• KADONAGA Kazuo, SILK, 2011
    silk, dimensions variable
    Collection of the Artist
    © KADONAGA Kazuo

    KADONAGA Kazuo

    Born in Tsurugi, Ishikawa, Japan in 1946. Lives in Kanazawa, Ishikawa, Japan.
    While aspiring to be a painter, Kadonaga came across conceptual art and started to make works using wood. He established his style in the 1980s making works with wood, for example, scraping bark off a cedar log and sliced it horizontally, or cutting the log into small blocks and reconstructing it back to the original log shape. Even when he uses other materials such as glass, paper and bamboo, artificial processing is kept to minimum, and he consistently maintains an attitude of visualizing the natural feature of the material and the production process of the work. (YE)
    >>Project report for SILK

  • Anish KAPOOR, White Dark IX, 2002
    fiberglass, wood, H183×W183×D57.5 cm
    collection: 21st Century Museum of
    Contemporary Art, Kanazawa
    © Anish KAPOOR

    Anish KAPOOR

    Born in Mumbai, India in 1954. Lives in London, UK.
    After spending his childhood in India, Anish Kapoor went to England at the age of 17. In the 1970s, he began to create artworks, and at the beginning, he produced many three-dimensional works covered with pigments on the surface. Later, he began to make objects, which look like a cave entrance or a crack in the earth, covering the inside of a crevice or hole made in the bedrock-like floor with pigments. His works constructed with varied materials always urge us to reconsider our vision and usual perceptions. In the unknown world generated beyond dimensions, Kapoor’s own views on human existence and life are reflected. (MD)

  • KUZE Kenji, Form as Soil, 2009-2011
    ceramics, dimensions variable
    Collection of the Artist
    © KUZE Kenji

    KUZE Kenji

    Born in Awara-cho, Sakai-gun, Fukui, Japan in 1945. Lives in Kanazawa, Ishikawa, Japan.
    Kuze Kenji graduated from the Kanazawa College of Art, where he majored in Industrial Design. He grew up in a pottery family and has been interested in pottery making since his high school days. He has a clear philosophy with regard to ceramic expression in general as product design and art making, and as an artist seeks to create forms that express the essence of phenomena in the context of the relationship between himself and the material clay. Since the 1960s he has established his own unique vision of ceramics as a pure plastic art while also responding keenly to the times, participating as a standard-bearer for the younger generation at the “Contemporary Ceramic Art: Canada, USA, Mexico and Japan” exhibition (National Museum of Modern Art, Tokyo, 1971), which showcased international trends in post World War II contemporary ceramics. Major series include “Package”, “Trace”, and “Falling”. (FM)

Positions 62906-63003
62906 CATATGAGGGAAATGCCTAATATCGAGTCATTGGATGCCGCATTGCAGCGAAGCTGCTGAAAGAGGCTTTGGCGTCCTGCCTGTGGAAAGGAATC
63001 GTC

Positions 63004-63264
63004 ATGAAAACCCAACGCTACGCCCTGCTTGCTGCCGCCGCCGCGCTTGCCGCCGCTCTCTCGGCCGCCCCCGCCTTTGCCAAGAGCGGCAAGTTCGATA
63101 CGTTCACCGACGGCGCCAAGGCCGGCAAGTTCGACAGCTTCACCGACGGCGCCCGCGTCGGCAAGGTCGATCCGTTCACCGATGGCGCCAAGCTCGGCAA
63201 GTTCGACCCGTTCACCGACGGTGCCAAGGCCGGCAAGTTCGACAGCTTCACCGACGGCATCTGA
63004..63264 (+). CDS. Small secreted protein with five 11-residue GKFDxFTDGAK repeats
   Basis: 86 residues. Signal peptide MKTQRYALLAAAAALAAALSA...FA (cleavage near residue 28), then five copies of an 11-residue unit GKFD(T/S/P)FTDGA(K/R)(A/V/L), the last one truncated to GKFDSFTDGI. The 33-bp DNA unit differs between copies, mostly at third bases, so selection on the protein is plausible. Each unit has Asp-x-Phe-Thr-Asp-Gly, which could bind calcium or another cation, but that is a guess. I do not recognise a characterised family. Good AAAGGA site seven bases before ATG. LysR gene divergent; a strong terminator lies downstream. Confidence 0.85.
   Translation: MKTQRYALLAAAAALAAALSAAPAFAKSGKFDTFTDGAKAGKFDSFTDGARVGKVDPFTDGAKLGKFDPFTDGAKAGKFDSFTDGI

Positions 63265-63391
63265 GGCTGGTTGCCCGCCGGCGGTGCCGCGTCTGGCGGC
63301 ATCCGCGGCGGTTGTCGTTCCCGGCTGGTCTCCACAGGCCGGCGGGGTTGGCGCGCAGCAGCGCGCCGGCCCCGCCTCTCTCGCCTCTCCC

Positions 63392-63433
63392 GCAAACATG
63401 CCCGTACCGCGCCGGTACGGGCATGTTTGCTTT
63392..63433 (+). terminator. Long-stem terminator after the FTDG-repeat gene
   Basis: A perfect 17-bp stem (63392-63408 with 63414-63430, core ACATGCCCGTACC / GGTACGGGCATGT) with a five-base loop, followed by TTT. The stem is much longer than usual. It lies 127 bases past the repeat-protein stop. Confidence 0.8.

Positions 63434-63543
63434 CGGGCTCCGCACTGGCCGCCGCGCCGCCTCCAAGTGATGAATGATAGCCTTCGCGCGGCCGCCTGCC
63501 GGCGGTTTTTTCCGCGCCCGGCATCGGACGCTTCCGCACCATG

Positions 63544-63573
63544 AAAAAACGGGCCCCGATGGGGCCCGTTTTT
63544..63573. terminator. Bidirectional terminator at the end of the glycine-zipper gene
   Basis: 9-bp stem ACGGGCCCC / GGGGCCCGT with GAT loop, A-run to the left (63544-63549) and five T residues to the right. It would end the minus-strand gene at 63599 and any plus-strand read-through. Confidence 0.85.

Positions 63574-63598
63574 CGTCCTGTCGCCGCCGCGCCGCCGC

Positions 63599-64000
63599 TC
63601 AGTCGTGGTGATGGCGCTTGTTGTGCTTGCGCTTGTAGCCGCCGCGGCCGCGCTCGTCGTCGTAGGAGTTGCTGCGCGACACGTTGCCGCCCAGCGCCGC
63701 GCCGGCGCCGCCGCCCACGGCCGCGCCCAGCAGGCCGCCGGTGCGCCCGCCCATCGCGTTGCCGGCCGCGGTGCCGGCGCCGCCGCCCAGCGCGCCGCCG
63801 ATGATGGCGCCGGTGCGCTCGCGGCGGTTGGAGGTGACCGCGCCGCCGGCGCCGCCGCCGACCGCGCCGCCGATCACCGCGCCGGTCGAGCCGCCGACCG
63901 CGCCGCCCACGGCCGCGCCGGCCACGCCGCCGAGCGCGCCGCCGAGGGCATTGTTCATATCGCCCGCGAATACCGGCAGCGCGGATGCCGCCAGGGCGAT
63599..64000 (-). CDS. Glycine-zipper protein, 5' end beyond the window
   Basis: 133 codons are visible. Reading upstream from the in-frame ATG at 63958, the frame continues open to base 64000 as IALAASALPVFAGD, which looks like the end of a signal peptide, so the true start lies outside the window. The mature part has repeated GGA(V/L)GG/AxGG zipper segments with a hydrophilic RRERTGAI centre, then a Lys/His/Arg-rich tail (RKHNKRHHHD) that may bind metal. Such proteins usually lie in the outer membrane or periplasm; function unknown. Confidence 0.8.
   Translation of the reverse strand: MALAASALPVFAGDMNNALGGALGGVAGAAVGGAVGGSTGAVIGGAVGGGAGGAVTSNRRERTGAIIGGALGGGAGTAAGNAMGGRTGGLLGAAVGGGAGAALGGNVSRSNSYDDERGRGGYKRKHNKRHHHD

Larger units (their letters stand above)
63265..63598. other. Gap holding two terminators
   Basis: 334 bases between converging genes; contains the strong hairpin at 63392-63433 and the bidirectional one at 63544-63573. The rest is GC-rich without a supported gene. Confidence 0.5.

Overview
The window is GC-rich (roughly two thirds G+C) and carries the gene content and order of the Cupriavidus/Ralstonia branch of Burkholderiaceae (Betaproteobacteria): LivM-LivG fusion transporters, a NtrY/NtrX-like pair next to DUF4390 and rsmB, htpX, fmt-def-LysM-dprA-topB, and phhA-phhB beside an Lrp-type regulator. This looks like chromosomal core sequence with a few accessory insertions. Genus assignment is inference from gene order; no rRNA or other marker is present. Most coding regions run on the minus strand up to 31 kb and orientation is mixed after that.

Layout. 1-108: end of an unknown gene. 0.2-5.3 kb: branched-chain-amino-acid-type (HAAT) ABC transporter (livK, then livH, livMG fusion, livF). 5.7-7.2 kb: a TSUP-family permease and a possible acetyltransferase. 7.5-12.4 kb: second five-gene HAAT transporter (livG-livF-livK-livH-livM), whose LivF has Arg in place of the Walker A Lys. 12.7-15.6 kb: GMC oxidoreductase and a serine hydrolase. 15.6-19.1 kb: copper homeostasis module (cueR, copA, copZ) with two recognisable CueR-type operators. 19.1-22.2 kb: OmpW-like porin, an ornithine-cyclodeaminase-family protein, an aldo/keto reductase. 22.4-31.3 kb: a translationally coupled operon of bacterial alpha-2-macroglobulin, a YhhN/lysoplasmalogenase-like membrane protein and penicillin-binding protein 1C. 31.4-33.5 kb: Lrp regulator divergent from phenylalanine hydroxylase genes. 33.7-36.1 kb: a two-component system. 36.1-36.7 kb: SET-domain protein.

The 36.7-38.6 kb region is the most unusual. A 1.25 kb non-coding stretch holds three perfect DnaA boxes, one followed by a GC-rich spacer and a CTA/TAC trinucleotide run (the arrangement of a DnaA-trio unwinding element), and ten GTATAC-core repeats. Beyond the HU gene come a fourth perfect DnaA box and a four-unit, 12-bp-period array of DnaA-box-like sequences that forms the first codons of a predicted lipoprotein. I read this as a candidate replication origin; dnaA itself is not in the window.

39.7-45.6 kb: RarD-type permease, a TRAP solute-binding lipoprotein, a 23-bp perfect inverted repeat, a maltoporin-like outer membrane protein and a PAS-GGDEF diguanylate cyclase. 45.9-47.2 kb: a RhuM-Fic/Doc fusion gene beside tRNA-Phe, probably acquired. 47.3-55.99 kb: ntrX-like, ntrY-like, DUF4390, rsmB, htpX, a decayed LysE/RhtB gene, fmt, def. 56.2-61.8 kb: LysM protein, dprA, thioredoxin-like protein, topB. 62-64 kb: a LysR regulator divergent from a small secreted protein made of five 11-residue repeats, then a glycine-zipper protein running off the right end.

• TSE Su-Mei, L'écho, 2003
    video projection, sound, 4 min. 54 sec. looped
    Collection: 21st Century Museum of Contemporary Art, Kanazawa
    © TSE Su-Mei

    TSE Su-Mei

    Born in Luxembourg in 1973. Lives and works in Luxembourg and Paris, France.
    TSE Su-Mei has lived with music since childhood. The diverse world of artwork she has created is based on the connecting and blending of many elements at the core of musical performance such as the body, sound, technique, and self. Musical elements appear directly in works like L’écho, The Well-Tempered Clavier, and Mistletoe Score, and there is an emphasis on worlds or forms created by fusing materials, self, technique, and subject m atter in handmade works that take the form of sculpture or installation. In recent years, she has extended this approach to a greater variety of creative activities, including outdoor sculpture in public places. (MD)

  • YAMAZAKI Tsuruko, The Cans, 2007
    dye, lacquer, vinyl thinner, tin
    dimensions variable
    collection: 21st Century Museum of
    Contemporary Art, Kanazawa
    © YAMAZAKI Tsuruko
    photo: SAIKI Taku

    YAMAZAKI Tsuruko

    Born in Ashiya, Hyogo, Japan in 1925, where she also lives and works.
    Yamazaki Tsuruko was a founding member of the Gutai Group, which was formed in 1954. She later participated in the establishment of the Artist Union and has taken part in solo and group exhibitions where she has presented a range of works including three-dimensional pieces made using sheets of tin, performances, and paintings. Throughout her decades-long career, Yamazaki has produced work on the themes of real and virtual images and sight/cognition/recreation that expresses her unique outlook on the relationship between the individual and the world. (MD)

    FM: FUDO Misato
    MD: MURATA Daisuke
    YE: YOSHIOKA Emiko


Organized by:

21st Century Museum of Contemporary Art, Kanazawa (Kanazawa Art Promotion and Development Foundation)

In Cooperation with:

JA Niigata Iwafune, Asahimura Mayu no Hana no Kai, Kanazawa Municipal Kodatsuno Elementary School